This Prison Software Entrepreneur Aims To Reduce Reoffending by Forbes – Entrepreneurs

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Francis Toye, Founder of UnilinkUnilink

Modern imprisonment is – or least should be – about more than exacting vengeance and deterrence. This is only rational given that most people seem to agree that most criminals are deserving of a second chance. We should care as much about the (potential) future victims of crime as we do about those who have already suffered, so we should care about rehabilitation as well as retribution.

Of course, the billion dollar question is how to actually rehabilitate criminals. Like most of the world’s problems, entrepreneurs will have a role to play in helping us get closer to a solution, and technology will have a role to play in scaling it. One company that may be a piece in this puzzle is Unilink. Awarded the Innovation Award for Prisoner Self-Service Technology and the Queen’s Award for Enterprise for Innovation, its software increases prisoners’ autonomy and decreases bureaucracy in prisons to allow management and guards to focus on what matters. I caught up with Francis Toye, Unilink’s founder and CEO, to find out more.

Philip Salter: What is Unilink and why is it unique?

Francis Toye: In short, Unilink develops and supplies solutions that make prisons work better. This works by improving safety as well as efficiency. Prisoners, prison officers and the management of prisons all benefit. With permission from the Ministry of Justice, the University of York analysed the results from about a dozen prisons and found that it increased safety and decreased prison officers’ sickness. There were fewer adjudications, and eventually there was also a significant reduction in recidivism. We have a considerable body of evidence that our software has a positive impact in prisons.

Salter: What exactly is the product and how does it work?

Toye: We call it the Custodial Management System. It has prisoner self-service with all the functions prisoners need: their earnings and saving accounts, shopping spending money they have earned and saved, paying for phone calls, arranging their visits, reading notices, faqs, surveys and applications: for jobs, training and so on.  Everything that a prisoner needs to do, but which in a normal prison requires a piece of paper and hours of prison officers’ time. Prisoners submit over twenty transactions per day and over 1.5 billion so far.  The system is well tested. In the UK prisoners have already submitted 50m transactions as part of the Digital Prisons project.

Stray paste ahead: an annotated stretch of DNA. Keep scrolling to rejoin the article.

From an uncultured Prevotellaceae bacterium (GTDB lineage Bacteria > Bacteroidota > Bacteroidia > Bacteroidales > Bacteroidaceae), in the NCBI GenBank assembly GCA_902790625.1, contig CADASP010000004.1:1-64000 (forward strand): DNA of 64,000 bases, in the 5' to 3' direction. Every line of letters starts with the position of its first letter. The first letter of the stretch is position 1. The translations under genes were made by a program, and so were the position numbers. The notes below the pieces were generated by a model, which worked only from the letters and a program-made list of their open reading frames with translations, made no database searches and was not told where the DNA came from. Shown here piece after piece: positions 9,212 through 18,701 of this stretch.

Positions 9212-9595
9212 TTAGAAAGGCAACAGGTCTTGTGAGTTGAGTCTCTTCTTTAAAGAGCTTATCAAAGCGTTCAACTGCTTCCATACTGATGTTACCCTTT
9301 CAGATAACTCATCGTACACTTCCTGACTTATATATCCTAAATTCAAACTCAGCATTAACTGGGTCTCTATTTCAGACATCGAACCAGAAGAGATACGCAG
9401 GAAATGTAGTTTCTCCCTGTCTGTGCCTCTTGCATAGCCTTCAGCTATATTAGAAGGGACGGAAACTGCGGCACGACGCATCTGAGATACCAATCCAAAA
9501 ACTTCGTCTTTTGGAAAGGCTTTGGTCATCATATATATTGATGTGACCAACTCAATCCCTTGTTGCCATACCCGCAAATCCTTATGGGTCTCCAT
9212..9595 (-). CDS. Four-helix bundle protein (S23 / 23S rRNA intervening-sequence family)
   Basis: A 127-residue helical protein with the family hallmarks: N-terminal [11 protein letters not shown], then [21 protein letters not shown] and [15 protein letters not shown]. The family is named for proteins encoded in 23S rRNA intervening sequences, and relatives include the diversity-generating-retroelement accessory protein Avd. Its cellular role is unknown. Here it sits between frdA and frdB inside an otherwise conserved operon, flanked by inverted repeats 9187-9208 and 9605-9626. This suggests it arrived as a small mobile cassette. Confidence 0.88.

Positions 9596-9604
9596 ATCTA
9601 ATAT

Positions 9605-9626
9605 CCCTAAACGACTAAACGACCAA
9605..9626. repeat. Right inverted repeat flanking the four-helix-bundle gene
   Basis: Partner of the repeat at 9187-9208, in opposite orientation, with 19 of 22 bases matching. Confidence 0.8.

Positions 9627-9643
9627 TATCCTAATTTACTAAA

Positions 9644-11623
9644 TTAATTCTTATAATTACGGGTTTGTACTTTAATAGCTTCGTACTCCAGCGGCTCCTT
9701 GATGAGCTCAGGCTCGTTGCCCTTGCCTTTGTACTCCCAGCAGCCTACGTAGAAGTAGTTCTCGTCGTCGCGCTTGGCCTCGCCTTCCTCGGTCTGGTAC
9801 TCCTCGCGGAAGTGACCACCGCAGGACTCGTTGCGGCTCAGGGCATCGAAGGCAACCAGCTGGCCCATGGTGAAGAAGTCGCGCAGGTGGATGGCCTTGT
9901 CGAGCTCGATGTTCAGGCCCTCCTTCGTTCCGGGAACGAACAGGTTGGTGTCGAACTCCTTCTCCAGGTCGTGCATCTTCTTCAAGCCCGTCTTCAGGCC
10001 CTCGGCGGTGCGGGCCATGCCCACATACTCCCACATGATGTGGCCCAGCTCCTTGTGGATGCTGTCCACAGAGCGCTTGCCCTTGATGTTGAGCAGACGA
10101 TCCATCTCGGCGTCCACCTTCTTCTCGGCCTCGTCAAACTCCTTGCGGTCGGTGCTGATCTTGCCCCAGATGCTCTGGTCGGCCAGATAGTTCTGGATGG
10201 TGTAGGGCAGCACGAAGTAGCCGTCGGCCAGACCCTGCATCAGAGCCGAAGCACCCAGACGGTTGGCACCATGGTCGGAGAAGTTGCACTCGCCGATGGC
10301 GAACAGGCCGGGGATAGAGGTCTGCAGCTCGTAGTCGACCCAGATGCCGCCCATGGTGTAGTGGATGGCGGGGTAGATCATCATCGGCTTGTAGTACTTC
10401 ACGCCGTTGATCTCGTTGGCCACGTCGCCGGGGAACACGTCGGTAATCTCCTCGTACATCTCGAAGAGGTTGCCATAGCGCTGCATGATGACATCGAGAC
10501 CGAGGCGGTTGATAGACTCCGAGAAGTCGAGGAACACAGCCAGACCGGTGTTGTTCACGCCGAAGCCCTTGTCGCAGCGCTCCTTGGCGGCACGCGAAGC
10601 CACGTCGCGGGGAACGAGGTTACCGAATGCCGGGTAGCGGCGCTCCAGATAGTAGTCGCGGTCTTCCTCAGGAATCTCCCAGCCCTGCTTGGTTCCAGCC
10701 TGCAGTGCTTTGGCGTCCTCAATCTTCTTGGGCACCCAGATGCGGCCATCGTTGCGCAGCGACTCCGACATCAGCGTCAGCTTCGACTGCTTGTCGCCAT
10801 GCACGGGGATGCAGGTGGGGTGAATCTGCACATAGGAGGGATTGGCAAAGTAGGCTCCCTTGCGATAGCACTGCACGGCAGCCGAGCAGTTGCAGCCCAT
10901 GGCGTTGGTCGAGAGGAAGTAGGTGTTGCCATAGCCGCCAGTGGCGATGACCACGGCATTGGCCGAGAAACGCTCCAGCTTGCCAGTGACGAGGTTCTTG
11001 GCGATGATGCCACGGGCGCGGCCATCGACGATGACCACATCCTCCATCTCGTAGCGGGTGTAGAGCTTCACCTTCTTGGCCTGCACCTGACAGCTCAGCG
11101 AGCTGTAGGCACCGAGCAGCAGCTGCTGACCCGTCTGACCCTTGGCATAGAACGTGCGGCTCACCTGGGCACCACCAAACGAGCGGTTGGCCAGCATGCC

Salter: Has going international and working with large companies been critical to Unilink’s development?

Toye: It is never easy for small companies, however innovative, to bring new ideas and concepts to Government. It was a lot easier because a company like Serco, for example, would look at the product, see it makes prisons safer and helps save officers’ time, decide to use it and move on to the next decision. Decisions like that aren’t taken so easily in the public sector.  However, we have had a great deal of success in Australia where they have taken on Unilink’s products with great alacrity.

Salter: What countries are you looking at expanding into or are already operating in?

Toye: We are looking at New Zealand and a few more states in Australia. In Europe, we’re looking at a number of countries; we have to focus on sophisticated prisons –  say there is a cell designed for 20 with 100 prisoners in it, then there are other priorities. 

Salter: Do you have views on prison reform?

Toye: Our system enables prisoners to be given more responsibility for their own lives, and has freed up time which can be used for rehabilitation.

Salter: What are your future ambitions? 

Toye: Our exports grew 250 per cent last year and I want that level of growth to continue. We have a few big projects in the UK and Australia that we want to ensure are successful and use them as springboards to continue international expansion.

March 11, 2019 at 02:43PM
https://www.forbes.com/sites/philipsalter/2019/03/11/this-prison-software-entrepreneur-aims-to-reduce-reoffending/
Forbes – Entrepreneurs
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